A long-desired creative freedom came to Bonnet after she unleashed her creative voice by switching from acrylic paint to the oil medium in 2014, with market popularity positively affirming this transition in her style. Contrasted to the flat quality of acrylic painting, oil allows for a rendering of stronger compositional depth, introducing to her new canvases a vivid chiaroscuro that imparts sculptural quality and dramatic impact. This new element allows for much dramatic tension to come through, inevitably reminding the viewer of the distinct style of Baroque Mannerism artists such as Caravaggio.

      

     

    The Expressive Potentials of The Human Form


    As female contemporaries of Bonnet, both Christina Quarles and Sarah Slappey share a focus on figuration, exploring the expressive potentials of human bodies in out-of-the-ordinary ways. Quarles and Slappey are unapologetically bold in expressing their unique sentiments by redlining normalcy of human representations, and as a result, evoke unexpected emotions, exemplified by I Can Only Feel Whut Touches Me by Quarles and Black Pearls II by Slappy.

     

     

    Left: Lot X, Christina Quarles, I Can Only Feel Whut Touches Me, 2016 Phillips Hong Kong Evening Sale, 1 December 2022 Estimate: HKD900,000 - 1,200,000   Right: Lot X, Sarah Slappey, Black Pearls II, 2020 Phillips Hong Kong Evening Sale, 1 December 2022 Estimate: HKD300,000 - 500,000
    Left: Lot 5, Christina Quarles, I Can Only Feel Whut Touches Me, 2016
    Phillips Hong Kong Evening Sale, 1 December 2022
    Estimate: HKD900,000 - 1,200,000
     
    Right: Lot 32, Sarah Slappey, Black Pearls II, 2020
    Phillips Hong Kong Evening Sale, 1 December 2022
    Estimate: HKD300,000 - 500,000

    Sharing a graphic design background with Bonnet, Quarles centres her works around subverting ingrained assumptions and beliefs concerning identity and the human figure with her fluid and dynamic human forms, employing technologies such as Adobe Illustrator into her creative process. Slappey, contrastingly brings to focus the unconscious violence inherent to the homogenous and almost rigid definition of femineity, articulated by her meticulously delineated and bizarrely interactive human limbs.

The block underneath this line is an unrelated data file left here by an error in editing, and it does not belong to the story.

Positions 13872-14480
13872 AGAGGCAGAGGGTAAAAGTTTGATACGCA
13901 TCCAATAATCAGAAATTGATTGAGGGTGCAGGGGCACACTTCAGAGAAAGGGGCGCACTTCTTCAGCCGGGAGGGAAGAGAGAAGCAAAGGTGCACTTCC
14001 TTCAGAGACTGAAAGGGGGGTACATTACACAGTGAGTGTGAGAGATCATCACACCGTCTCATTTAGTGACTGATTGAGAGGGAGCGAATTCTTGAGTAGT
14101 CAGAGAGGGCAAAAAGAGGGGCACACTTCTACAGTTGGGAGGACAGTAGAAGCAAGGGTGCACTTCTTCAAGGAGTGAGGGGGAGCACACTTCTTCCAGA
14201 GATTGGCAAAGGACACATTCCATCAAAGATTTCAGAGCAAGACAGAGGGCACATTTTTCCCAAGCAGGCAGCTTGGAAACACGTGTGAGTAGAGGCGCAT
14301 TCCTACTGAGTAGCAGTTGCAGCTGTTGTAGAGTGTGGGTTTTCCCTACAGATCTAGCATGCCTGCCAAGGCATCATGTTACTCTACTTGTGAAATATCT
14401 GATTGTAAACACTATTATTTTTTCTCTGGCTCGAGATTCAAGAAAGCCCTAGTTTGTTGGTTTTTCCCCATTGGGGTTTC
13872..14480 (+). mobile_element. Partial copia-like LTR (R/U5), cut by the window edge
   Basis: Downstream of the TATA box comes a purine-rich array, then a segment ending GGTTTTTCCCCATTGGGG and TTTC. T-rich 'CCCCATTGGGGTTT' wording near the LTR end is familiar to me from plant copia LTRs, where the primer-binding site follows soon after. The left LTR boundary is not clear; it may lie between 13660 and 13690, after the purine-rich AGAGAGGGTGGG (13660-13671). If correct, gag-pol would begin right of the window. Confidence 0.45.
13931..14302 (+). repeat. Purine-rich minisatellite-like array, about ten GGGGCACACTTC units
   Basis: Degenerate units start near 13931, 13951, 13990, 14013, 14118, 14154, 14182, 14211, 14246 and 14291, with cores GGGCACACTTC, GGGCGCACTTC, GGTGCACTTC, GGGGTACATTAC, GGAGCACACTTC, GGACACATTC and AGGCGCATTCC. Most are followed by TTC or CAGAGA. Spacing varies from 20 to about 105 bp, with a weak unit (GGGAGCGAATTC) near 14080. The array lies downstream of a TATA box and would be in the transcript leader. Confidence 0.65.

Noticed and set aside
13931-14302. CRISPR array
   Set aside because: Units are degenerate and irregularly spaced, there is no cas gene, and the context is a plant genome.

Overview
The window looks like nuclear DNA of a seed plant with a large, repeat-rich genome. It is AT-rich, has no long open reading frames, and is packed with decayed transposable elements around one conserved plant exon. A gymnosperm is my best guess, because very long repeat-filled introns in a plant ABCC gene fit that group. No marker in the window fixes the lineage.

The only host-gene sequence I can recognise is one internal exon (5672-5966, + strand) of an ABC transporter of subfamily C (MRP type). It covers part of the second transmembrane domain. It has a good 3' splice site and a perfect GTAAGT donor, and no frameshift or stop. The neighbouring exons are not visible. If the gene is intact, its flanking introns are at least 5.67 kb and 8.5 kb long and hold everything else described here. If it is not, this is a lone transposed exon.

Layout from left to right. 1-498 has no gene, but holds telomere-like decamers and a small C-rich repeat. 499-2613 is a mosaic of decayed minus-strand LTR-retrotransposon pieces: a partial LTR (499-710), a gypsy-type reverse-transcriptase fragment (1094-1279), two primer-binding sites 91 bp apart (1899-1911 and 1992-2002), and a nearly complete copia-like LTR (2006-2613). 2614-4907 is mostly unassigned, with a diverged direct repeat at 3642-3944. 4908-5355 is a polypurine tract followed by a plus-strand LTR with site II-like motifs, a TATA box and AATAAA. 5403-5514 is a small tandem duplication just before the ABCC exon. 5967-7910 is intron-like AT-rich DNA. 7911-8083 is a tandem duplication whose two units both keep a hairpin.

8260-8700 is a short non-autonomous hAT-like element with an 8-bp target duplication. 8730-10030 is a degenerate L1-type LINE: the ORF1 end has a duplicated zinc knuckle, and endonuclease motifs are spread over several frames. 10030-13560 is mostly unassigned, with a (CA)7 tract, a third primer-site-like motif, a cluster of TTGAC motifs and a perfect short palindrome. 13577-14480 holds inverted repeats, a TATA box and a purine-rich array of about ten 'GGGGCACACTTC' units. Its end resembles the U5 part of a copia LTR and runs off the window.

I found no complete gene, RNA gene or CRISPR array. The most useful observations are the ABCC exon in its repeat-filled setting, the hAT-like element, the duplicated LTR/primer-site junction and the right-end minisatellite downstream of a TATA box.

Immersing into Bonnet’s work can be a complicated experience: while being puzzled and even repulsed by the grotesque appeal, one is irresistibly attracted to her work in ways beyond logical explanations. The simultaneous emotional pleasure and critical judgement create unconscious inner conflict within the viewer’s mind, making the viewing experience of Bonnet’s work an unexpected expedition of inward discoveries.

     

    Bonnet was born in 1970 in Geneva, Switzerland, where she attended the Haute École d’art et de design. She now resides and works in Los Angeles with artist husband Adam Silverman. She began her creative career working in illustration and graphic design, before foray into the realm of painting in 2008. Her recent exhibition includes Onslaught at Gagosian in Hong Kong (31 May – 6 August 2022), marking her Asian debut, and her first solos show in France – Bathers at Galerie Max Heltzer in Paris (11 September – 30 October 2021).

     

    In addition to being represented by Gagosian, Bonnet’s work is amongst the permanent collections of the San Fransisco Museum of Modern Art; Yuz Foundation, Shanghai; Brandhorst Museum, Munich; and Los Angeles County Museum of Art and Hammer Museum, Los Angeles; amongst others.

     

    The artist speaking on her creative process, 2022

    • Condition Report

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    • Description

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    • Provenance

      Nino Mier Gallery, Los Angeles
      Acquired from the above by the present owner

    • Exhibited

      Berlin, König Galerie, Surrreal, 12 March - 24 April 2016

ULTRA/NEO

31

The Swimmer

oil on canvas
76.5 x 51 cm. (30 1/8 x 20 1/8 in.)
Painted in 2016.

Full Cataloguing

Estimate
HK$400,000 - 600,000 
€49,200-73,700
$51,300-76,900

Place Advance Bid
Contact Specialist

Charlotte Raybaud
Specialist, Head of Evening Sale
+852 2318 2026
[email protected]

20th Century & Contemporary Art Evening Sale in association with Yongle

Hong Kong Auction 1 December 2022